Most people assume that an economical writing style is one that is always brief, but a better way to think of it is as a style which is never unnecessarily long-winded. To a student, much academic writing can seem rambling and indirect, but this is largely because of unfamiliarity with the rhetorical situation and academic field which this writing is designed to address. Writing which appears short and pithy, such as Sun editorials or the bullet-point lists of Powerpoint presentations, can often in fact be very vague, because it makes little attempt to convey the writer's mental picture of the topic to the audience, and so really constitutes a writer-orientated mode of writing (this point is made at length in Edward Tufte's entertaining essay, The Cognitive Style of Powerpoint, Cheshire CT: Graphics Press 2003).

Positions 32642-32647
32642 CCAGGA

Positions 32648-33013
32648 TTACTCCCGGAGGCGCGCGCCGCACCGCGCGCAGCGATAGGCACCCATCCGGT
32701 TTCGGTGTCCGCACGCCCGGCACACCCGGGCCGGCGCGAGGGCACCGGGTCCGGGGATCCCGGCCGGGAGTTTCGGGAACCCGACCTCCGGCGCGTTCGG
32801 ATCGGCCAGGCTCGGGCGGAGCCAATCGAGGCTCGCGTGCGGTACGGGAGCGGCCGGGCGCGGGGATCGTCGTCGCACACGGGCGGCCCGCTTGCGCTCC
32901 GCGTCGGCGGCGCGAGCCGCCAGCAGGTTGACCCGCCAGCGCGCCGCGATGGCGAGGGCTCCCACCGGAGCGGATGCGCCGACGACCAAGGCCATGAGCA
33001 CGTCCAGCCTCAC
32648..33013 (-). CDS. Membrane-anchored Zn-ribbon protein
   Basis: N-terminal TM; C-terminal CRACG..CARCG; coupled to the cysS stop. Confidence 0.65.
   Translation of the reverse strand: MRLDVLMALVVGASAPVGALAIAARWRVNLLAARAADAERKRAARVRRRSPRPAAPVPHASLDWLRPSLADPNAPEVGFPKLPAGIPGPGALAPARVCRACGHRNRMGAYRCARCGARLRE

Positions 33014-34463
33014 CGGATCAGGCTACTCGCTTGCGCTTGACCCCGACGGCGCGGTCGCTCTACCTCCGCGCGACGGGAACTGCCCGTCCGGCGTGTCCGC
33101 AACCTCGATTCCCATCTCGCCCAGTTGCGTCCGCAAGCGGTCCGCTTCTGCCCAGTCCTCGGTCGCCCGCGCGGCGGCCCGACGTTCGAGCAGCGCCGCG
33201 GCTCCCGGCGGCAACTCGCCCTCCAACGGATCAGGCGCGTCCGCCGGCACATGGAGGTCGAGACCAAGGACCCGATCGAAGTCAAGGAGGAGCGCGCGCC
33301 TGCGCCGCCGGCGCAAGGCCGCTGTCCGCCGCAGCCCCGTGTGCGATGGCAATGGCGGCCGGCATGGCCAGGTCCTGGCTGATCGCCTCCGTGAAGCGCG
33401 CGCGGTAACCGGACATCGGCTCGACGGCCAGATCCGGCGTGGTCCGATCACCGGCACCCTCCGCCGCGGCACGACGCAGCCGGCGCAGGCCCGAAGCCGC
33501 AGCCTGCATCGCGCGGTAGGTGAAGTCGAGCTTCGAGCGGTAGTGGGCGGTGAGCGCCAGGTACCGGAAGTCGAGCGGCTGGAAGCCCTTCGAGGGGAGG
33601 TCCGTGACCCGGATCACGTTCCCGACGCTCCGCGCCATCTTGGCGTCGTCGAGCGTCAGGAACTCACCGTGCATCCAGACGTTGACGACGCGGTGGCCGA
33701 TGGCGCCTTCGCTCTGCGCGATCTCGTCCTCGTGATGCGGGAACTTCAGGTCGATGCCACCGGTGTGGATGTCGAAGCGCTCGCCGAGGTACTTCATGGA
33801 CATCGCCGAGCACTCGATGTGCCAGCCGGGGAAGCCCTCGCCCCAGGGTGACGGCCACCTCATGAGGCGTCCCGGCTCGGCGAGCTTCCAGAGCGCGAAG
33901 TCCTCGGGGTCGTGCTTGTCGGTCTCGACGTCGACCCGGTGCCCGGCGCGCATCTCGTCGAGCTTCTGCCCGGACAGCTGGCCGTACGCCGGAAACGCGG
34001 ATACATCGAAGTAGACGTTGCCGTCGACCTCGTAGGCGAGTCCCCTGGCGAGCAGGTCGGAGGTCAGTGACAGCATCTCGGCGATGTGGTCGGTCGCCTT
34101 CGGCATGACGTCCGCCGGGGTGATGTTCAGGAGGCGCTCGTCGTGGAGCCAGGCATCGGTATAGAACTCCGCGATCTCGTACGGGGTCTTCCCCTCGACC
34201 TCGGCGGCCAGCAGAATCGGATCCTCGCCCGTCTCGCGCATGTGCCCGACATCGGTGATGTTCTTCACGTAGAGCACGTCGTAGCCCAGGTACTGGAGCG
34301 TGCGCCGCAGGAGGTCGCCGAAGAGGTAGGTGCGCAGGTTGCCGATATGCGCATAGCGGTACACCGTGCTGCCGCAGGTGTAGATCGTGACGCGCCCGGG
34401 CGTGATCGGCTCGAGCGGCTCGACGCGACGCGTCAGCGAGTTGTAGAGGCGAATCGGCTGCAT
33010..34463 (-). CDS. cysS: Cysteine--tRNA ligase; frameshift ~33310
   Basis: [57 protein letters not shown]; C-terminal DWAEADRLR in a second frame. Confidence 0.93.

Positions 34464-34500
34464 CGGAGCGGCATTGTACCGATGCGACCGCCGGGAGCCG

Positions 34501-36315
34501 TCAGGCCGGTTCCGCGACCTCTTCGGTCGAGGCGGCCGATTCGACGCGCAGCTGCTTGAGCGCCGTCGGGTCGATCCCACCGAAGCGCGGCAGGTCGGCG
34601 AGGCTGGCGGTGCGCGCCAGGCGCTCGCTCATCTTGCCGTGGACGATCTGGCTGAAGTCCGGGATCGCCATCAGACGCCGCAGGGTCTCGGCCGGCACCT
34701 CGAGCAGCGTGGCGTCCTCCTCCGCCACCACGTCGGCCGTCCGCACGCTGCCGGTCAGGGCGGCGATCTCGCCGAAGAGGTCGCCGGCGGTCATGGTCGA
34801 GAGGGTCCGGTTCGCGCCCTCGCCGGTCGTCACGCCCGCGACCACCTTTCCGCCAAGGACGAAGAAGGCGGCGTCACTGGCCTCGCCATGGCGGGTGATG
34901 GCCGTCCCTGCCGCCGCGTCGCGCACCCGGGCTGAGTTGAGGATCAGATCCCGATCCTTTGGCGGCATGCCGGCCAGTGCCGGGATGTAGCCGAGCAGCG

To achieve true economy of style, your essay needs to be designed around creative reading, ie organized in such a way that it anticipates and exploits the reader's inferences. One way to do this is to ask whether your reader really needs the level of detail your essay supplies, or whether they could simply fill in the details for themselves - lengthy summaries of plot, for example, are rarely necessary, because your reader can usually be assumed to have read the novel.
Another way of avoiding unnecessary explanations of material that your reader can be presumed to know is to consider whether areas of argument could be simply signalled by the use of key-words referring to key issues in the academic field to which the question relates. Since your reader is familiar with the field, key-words can act as a kind of shorthand to indicate the context, or rhetorical situation, of your argument - but you need to be sure that you're not failing to meet the tutor's expectations by referring to these subjects in such an abbreviated way.